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On the one hand, privacy gives people leeway for free thought, freedom of expression, and criticism without fear of personal consequences.

On the other hand, security ensures the structural integrity of society and grants citizens a sense of safety, which translates into stability.

Previously, law enforcement with few exceptions did not have to think much about what sort of data to collect, since surveillance resources were limited and had to be used in a directed fashion to be effective at all. Nowadays, as China is demonstrating with their extensive camera coverage and social credit system, the boundaries of state knowledge seem out of sight.

Though it is easy to criticize China for their in many ways immoral social credit system, simultaneously they are doing pioneer work in modern law enforcement by exploring extreme surveillance. Western nations will soon also face questions of when and where to install cameras, under which conditions to perform facial recognition, and which social spheres law enforcement may inspect.

Theoretically, a perfectly just government could collect all the data it wanted and use it sensibly, but since data persists, even if we had such a perfect state, successive governments could misuse extensive citizen profiles to establish an authoritarian regime, for example through tailored propaganda and selective law enforcement.

In conclusion, maximal security implies stagnation of societal development, while maximal privacy gives rise to unlimited crime. How much information can the state be trusted with? Where do you draw the line? Is there already a consensus out there for where the line should be drawn?

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    I would note that, to an extent, privacy/freedom vs security has always been a debate, and indeed is one of the axis along which to judge candidates/parties when they present their programs in western democracies. – Matthieu M. Dec 31 '18 at 20:09
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    If people were wary of these issues, everyone would use communications methods with nigh-unbreakable encryption, which are easily available these days through apps like Signal or Telegram. Then the governments could store nothing as they couldn't decrypt anything. – JonathanReez Supports Monica Jan 1 at 0:46
  • Also, keep in mind that "security" means "the continued existence of the state". Individuals may benefit from the state, but that is by no means guaranteed. – Simon Richter Jan 1 at 4:39
  • Part of the problem is defining "privacy" and in particular "privacy" vs "secrecy". When I go to the toilet, I close the door. It's not a secret what I'm doing, but I prefer not to be observed while I'm doing it. – pinoyyid Jan 1 at 5:46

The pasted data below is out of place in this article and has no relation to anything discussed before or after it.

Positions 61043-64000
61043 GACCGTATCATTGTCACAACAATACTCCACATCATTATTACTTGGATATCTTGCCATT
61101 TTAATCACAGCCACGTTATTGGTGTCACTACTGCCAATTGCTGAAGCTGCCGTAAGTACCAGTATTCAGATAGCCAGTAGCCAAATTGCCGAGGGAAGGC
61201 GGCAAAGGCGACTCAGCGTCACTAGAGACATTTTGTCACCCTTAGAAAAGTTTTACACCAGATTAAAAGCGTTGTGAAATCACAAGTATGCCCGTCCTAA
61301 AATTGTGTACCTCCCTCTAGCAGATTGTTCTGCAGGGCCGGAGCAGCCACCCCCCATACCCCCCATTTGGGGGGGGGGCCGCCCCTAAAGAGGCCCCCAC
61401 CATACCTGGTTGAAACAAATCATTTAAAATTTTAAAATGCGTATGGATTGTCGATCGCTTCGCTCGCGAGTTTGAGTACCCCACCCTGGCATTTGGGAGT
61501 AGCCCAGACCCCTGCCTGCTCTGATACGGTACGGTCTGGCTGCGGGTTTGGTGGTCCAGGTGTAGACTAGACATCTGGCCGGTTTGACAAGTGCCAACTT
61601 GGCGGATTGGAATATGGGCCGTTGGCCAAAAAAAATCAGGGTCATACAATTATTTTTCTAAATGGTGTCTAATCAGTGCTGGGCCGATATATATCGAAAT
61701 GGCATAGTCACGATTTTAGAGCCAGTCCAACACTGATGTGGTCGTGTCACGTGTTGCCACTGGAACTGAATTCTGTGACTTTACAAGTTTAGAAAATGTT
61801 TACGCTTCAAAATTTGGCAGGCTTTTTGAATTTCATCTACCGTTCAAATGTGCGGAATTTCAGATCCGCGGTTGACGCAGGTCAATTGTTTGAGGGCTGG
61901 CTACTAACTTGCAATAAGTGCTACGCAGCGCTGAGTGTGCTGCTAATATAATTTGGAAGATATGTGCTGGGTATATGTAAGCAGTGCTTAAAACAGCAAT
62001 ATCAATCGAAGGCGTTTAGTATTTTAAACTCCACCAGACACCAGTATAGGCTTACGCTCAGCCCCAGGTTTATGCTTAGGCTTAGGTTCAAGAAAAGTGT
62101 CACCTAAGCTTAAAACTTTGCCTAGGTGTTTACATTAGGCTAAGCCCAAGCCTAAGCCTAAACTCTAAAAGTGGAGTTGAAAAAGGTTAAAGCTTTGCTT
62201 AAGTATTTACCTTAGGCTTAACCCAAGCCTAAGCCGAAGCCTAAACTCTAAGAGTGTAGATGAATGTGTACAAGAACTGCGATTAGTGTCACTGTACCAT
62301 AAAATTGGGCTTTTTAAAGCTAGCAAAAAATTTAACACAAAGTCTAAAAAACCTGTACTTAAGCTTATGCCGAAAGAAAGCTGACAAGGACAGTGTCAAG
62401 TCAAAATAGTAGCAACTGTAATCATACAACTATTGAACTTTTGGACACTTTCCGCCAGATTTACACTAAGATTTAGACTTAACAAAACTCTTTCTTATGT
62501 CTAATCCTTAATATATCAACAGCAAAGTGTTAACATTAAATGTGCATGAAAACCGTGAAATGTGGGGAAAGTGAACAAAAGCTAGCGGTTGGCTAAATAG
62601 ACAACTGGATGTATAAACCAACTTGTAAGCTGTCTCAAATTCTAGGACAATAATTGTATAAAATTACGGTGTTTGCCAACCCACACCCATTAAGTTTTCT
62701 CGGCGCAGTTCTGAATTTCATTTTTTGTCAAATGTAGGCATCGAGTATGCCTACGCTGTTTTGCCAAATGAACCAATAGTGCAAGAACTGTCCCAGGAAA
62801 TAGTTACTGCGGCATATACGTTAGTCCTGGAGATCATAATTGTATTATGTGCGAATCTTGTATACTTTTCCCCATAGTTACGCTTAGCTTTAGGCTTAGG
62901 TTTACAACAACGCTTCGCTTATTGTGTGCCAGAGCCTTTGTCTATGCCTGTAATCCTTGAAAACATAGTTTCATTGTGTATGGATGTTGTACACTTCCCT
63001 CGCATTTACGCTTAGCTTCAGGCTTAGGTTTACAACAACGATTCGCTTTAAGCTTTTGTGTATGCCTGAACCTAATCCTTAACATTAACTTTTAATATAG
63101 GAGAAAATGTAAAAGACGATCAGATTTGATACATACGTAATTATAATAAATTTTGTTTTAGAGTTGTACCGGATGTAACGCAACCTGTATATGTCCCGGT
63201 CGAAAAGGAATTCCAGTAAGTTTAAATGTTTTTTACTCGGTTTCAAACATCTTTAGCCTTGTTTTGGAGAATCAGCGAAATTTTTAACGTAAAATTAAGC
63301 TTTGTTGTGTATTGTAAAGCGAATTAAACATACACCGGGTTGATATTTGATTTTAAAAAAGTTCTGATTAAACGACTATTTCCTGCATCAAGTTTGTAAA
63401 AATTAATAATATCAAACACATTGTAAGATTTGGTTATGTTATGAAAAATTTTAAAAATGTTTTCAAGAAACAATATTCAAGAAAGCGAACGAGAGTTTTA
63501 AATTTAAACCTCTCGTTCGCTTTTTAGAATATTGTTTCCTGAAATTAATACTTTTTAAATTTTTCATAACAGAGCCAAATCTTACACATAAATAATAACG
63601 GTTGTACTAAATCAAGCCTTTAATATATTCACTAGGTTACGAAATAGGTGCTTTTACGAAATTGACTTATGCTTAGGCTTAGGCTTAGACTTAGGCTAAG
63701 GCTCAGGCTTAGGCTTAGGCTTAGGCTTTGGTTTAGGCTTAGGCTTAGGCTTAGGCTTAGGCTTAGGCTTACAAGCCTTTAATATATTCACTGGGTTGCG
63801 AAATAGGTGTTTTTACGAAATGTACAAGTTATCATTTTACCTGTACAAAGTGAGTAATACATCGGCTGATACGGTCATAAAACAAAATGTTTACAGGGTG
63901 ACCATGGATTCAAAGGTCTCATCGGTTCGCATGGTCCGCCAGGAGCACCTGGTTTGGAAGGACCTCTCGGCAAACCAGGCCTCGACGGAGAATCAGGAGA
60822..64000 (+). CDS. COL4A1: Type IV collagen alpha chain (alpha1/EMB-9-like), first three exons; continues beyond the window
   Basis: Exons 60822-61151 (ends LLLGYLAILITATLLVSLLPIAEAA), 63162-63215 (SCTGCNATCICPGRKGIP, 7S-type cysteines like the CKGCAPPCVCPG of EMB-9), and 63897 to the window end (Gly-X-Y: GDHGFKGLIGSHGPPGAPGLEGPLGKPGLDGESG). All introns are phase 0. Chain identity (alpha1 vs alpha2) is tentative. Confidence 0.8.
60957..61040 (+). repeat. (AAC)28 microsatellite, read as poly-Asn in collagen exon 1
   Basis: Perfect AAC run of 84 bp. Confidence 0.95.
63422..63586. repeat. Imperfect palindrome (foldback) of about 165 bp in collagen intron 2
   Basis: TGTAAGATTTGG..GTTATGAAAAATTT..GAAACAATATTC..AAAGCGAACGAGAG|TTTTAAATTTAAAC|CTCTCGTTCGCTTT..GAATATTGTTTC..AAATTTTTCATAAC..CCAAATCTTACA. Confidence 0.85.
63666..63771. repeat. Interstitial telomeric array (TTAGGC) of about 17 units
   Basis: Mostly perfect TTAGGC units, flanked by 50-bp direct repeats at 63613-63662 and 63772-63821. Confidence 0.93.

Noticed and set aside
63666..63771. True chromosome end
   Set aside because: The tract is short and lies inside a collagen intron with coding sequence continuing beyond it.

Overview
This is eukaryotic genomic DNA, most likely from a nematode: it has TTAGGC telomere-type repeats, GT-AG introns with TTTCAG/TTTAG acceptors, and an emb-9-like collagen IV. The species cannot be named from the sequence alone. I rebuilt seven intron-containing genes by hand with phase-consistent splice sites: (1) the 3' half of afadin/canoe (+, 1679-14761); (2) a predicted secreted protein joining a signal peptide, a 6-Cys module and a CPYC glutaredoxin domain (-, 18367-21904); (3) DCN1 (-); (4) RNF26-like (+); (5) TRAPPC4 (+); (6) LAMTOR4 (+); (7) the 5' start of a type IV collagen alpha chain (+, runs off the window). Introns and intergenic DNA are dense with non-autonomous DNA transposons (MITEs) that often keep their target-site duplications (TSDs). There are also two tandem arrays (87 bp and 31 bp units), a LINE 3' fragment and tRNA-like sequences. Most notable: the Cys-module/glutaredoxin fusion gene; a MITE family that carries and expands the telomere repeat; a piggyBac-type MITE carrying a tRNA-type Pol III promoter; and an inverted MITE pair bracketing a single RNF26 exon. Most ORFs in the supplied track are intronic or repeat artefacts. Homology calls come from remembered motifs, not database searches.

• I would argue that privacy vs. security is a fallacious framing. Solitary confinement is high in both security and privacy. Naked and alone with an unlocked device in a high-crime area is low in both security and privacy (odd example, but you get the point). Privacy and security need to be defined for this question, but security is often an essential prerequisite for privacy (e.g., end-to-end encryption). As you note, once collected, data is ripe for abuse, so collection theoretically should be the minimum necessary for any given well-justified security objective (ditto for data retention). – pseudon Jan 1 at 18:11
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There is no consensus.

Not even among the so-called Western nations, and certainly not beyond that.

  • Many countries use double standards for their own citizens (or residents) and those of other nations. One group is protected by their constitution, the other isn't.
  • Some countries are making distinctions between the content of communication and the metadata (who, when, were, to whom, ...) with metadata getting less protection than the content. This allows extensive profiling of the users which was not possible a few decades ago.
  • Some countries are extending the protection of paper mail and telephones to email, messengers, and voice-over-IP. This is not always a good fit, e.g. when a mail is saved on a computer.
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    In general whenever the question is "is there international consensus" the answer is no. – Reinstate Monica Jan 1 at 1:06
  • Of course, there can never be unanimous agreement on any fundamental matter, at least due to the ambiguity of language. However, I would consider something like the Universal Declaration of Human Rights to be enough of a concensus to call it one. – ride_on_the_NOP_sled Jan 2 at 15:07

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